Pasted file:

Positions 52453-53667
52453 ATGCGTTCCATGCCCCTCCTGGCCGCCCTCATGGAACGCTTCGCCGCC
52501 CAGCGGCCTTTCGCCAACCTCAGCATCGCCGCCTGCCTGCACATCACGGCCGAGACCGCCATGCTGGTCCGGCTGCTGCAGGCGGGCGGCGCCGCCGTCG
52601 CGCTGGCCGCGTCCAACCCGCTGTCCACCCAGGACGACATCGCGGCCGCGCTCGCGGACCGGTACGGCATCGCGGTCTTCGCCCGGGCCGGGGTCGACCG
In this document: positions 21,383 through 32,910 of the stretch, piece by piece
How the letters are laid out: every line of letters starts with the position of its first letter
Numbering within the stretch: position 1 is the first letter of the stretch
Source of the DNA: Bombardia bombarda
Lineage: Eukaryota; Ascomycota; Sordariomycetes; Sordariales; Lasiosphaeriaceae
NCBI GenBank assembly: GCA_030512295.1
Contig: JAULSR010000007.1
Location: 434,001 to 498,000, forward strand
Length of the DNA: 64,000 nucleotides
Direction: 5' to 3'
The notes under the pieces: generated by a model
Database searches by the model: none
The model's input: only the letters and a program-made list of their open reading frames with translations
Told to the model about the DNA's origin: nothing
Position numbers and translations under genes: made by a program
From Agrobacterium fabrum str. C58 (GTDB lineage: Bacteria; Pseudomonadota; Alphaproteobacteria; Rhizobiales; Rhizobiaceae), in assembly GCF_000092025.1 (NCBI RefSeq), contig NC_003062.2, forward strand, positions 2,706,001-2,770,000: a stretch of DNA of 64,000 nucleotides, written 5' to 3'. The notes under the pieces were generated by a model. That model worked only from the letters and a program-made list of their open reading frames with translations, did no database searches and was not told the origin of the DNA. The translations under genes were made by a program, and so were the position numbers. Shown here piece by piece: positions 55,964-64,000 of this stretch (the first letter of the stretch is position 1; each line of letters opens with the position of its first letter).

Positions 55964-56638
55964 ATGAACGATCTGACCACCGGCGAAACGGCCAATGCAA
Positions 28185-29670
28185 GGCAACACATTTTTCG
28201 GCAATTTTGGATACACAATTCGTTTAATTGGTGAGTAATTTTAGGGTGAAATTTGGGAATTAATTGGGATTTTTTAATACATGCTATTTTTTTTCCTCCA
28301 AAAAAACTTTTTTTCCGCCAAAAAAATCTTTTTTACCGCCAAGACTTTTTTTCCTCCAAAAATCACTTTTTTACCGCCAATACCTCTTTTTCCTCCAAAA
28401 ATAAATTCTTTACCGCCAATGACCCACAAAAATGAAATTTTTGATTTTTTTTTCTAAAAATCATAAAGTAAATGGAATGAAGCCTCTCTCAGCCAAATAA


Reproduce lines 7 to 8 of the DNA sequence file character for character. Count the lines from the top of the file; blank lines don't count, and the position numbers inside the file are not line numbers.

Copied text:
Numbering within the stretch: position 1 is the first letter of the stretch
Source of the DNA: Bombardia bombarda